In a very interesting article in Cell Reports Medicine Andrew Huberman and collaegues report a remote, randomized, controlled study of three different daily 5-min breathwork exercises compared with an equivalent period of mindfulness meditation over 1 month.
The Highlights of the outcomes are:
👉🏿 Daily 5-minute breathwork and mindfulness meditation improve mood and reduce anxiety
👉🏼 Breathwork improves mood and physiological arousal more than mindfulness meditation
👉 Cyclic sighing is most effective at improving mood and reducing respiratory rate
Controlled breathing directly influences respiratory rate, which can cause more immediate physiological and psychological calming effects by increasing vagal tone during slow expiration. While mindfulness meditation might decrease sympathetic tone in the long run, that is not its primary purpose or an expected acute effect.
The conclusion of the authors is that daily 5-min cyclic sighing has promise as an effective stress management exercise.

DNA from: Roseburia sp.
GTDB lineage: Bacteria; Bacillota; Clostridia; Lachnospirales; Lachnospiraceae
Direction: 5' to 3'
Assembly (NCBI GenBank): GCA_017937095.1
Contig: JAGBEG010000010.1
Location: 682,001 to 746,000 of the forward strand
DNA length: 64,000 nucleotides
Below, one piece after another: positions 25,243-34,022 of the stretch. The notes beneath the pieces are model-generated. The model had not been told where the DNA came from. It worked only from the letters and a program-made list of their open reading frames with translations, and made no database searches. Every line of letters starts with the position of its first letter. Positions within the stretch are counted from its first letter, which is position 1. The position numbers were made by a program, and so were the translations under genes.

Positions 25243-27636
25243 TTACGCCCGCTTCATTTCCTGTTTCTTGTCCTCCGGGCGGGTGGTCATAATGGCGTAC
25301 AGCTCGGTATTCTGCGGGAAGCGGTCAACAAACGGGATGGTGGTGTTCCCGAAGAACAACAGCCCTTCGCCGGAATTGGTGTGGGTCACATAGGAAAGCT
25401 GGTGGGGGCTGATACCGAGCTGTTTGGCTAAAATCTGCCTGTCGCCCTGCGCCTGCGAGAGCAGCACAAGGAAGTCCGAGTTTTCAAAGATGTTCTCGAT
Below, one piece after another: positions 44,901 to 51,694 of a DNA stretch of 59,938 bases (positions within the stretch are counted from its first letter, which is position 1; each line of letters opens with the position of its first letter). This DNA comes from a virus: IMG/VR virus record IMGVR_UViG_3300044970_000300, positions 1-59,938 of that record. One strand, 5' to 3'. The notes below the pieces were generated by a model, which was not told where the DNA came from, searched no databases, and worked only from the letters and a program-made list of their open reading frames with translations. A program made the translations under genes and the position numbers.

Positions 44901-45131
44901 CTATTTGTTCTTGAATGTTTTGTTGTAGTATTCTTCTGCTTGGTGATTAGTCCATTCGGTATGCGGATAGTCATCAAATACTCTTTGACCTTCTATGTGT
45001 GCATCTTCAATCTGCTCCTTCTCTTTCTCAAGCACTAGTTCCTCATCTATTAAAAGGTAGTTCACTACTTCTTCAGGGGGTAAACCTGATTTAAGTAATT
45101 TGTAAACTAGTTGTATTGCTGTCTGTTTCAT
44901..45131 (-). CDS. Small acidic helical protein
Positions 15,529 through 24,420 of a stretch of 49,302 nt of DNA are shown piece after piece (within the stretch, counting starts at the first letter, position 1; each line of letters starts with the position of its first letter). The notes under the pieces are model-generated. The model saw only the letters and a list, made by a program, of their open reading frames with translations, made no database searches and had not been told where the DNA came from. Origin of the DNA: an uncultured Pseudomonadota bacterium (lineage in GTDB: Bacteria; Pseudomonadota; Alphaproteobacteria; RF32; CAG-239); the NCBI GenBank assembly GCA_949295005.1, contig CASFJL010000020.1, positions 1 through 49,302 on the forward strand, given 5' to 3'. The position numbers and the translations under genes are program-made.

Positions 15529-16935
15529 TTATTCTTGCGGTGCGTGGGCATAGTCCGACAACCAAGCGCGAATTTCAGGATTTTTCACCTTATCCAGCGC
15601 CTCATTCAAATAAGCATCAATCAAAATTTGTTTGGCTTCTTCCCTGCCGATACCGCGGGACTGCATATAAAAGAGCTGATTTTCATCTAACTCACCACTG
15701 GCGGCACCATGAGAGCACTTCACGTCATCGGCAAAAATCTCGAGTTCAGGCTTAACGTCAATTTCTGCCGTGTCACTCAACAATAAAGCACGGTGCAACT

It needs to be mentioned that this research zoomed in on a very small part of mindfulness practice and its effects; namely, on the practice of letting ones attention rest on the breath, and on the effects of this practice on stress and mood regulation. Though mindfulness has at its core ‘intentionality’ , Mindfulness is a natural trainable human capacity that helps bring attention to all experiences with wise discernment and conveys attitudes of curiosity, friendliness and compassion. The effects of these qualities reach far beyond regulating personal stress and mood regulation.
So combining the practice of cyclic breathing -for direct stress and mood regulation- and the practice of mindfulness -for cultivating awareness, wise discernment, curiosity and compassion- will provide tools and skills to live our lives with more ease, more skillfully and to meet other beings and our environment with kindness, care, curiosity and compassion.